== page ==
Sony Esteus

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Sony Esteus
NationalityHaitian
OccupationRadio journalist
OrganizationSosyete Animasyon Kominikayon Sosyal
Known for1991 assault
AwardsInternational Press Freedom Award (1991)

Sony Esteus is a Haitian radio journalist. For seventeen years, he has served as executive director of Sosyete Animasyon Kominikayon Sosyal (Society for the Promotion of Social Communications, SAKS), an organization supporting Haitian community-based radio.[1] At its height, SAKS supported around 30 community radio stations around the country, though many of these faced difficulties and suspended broadcasts following the 2010 earthquake.[2] Esteus also serves as the Caribbean representative of the World Association of Community Radio Broadcasters.[2]

During the 1991 Haitian coup d'état that deposed Jean-Bertrand Aristide, Esteus was working for radio Tropic FM.[3] While covering a political rally on 12 April 1992, Esteus was arrested by three plainclothes policemen. He was taken by taxi to the headquarters of the Port-au-Prince police, where police officials accused his station of having pro-Aristide sympathies. He was held and interrogated for five hours, during which police scratched him, pistol-whipped him, and finally forced him to lie on his stomach while being beaten with a stick. His right hand, left arm, and two fingers on his left hand were broken in the attacks.[4] In the final interrogation, the officers demanded that he confess to distributing pro-Aristide leaflets. When Esteus refused, he was released by a police captain who claimed to have just discovered that Esteus was a reporter. Tropic FM suspended its broadcasts in light of the attack and ongoing threats, while Esteus spent the next three months in bed with his arms in slings.[4]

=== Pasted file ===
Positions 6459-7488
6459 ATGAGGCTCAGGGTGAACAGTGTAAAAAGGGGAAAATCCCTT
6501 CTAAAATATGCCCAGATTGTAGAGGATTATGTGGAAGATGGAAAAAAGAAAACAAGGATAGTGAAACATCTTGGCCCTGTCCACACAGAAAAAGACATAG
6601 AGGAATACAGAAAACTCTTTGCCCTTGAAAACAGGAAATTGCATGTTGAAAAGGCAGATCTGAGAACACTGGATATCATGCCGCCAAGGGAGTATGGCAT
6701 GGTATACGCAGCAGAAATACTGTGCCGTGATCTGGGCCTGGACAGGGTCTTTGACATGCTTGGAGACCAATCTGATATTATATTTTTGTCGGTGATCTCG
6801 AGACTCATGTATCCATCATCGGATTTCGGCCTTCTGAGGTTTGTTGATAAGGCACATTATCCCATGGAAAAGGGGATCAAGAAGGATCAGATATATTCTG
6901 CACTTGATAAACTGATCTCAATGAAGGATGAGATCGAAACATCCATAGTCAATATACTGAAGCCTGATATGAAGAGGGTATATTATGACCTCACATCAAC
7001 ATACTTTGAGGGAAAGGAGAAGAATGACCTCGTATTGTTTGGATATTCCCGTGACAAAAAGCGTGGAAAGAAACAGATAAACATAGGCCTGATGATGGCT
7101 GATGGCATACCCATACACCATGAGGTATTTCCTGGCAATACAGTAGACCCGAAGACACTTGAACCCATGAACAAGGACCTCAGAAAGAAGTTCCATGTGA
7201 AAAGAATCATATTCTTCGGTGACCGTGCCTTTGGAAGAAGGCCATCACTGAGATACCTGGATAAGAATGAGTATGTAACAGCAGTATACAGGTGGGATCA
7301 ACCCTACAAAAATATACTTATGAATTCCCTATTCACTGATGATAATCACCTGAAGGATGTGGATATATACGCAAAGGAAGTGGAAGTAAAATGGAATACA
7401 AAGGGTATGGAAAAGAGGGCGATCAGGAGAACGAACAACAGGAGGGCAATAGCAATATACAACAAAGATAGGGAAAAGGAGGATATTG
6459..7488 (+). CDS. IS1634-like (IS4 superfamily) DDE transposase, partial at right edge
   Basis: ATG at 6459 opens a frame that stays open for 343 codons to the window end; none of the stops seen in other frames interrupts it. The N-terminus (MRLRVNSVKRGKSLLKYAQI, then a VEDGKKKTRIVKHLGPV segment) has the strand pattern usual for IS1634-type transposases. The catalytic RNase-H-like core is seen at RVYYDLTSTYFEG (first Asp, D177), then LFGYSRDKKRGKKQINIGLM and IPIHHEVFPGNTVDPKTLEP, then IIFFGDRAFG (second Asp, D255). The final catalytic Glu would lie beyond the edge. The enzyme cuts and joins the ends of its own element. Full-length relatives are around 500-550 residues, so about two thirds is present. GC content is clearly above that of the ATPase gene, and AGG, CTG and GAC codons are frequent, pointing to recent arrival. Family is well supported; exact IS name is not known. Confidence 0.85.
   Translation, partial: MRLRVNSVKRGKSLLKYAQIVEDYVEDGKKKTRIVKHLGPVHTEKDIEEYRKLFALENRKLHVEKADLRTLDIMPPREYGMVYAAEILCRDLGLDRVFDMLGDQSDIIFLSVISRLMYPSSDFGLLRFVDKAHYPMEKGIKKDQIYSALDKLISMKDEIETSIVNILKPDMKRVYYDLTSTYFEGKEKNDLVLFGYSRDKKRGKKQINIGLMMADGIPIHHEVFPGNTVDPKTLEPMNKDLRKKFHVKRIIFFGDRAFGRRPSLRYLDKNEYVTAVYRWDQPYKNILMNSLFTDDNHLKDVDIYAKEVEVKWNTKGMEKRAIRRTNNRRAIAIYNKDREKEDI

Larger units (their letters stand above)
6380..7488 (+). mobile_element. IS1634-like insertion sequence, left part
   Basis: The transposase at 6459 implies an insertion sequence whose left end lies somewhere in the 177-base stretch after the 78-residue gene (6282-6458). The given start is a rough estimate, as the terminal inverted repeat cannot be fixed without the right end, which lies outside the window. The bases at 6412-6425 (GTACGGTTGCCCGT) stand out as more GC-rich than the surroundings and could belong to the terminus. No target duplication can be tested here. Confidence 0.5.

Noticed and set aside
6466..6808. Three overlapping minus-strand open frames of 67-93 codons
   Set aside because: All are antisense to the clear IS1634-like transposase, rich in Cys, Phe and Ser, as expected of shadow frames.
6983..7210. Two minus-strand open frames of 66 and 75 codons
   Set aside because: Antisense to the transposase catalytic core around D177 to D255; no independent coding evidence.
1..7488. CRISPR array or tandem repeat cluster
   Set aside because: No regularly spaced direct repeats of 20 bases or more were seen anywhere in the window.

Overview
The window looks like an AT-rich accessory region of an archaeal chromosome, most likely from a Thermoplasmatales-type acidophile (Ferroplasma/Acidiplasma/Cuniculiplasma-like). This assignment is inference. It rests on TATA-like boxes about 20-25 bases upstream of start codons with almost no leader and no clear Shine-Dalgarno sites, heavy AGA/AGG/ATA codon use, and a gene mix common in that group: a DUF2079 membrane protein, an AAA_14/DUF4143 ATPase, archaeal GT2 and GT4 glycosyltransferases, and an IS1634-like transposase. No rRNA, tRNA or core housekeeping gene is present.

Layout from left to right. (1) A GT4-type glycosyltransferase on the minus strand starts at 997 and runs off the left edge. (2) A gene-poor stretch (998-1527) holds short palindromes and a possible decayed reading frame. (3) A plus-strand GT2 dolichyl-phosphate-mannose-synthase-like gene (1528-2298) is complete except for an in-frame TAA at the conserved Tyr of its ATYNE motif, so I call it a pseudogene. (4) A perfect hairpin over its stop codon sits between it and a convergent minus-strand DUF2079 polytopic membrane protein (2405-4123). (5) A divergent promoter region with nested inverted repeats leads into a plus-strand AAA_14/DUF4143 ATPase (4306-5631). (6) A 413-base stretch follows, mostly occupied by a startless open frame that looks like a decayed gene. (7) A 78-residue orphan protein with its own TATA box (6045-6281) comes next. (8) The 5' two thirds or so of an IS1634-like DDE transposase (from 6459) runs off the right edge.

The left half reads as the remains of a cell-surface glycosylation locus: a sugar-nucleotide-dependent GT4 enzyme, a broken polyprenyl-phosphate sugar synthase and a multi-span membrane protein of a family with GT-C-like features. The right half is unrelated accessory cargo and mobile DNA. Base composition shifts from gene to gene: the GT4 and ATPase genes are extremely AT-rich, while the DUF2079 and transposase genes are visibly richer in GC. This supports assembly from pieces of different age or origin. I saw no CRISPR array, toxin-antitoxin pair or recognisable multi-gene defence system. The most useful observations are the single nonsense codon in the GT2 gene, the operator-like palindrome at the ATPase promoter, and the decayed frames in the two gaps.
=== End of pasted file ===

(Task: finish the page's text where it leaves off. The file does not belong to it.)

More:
Later in the year, Esteus was awarded an International Press Freedom Award from the Committee to Protect Journalists for courage in reporting.[5] Esteus went on to work for Radio Haiti Inter for nearly a decade before the station's 2003 closing.[2]

Sony died March 2, 2015 from unknown causes.

References[edit]

  1. ^ José Luis Soto. "Haiti update: SAKS' Appeal". World Association for Christian Communication. Archived from the original on 6 October 2011. Retrieved 22 June 2011.
  2. ^ a b c Jean Roland Chery (27 January 2010). "Community radio stations obliterated, off the air in Haiti". Committee to Protect Journalists. Retrieved 22 June 2011.
  3. ^ John Libbey (1993). Reporters sans frontières 1993 report. Reporters without Borders. Retrieved 22 June 2011.
  4. ^ a b America Watch Committee (1993). Silencing a people: the destruction of civil society in Haiti. Human Rights Watch. Retrieved 22 June 2011.
  5. ^ Michael Blowen (23 October 1992). "Seriously, he's an actor". Boston Globe. Retrieved 22 June 2011.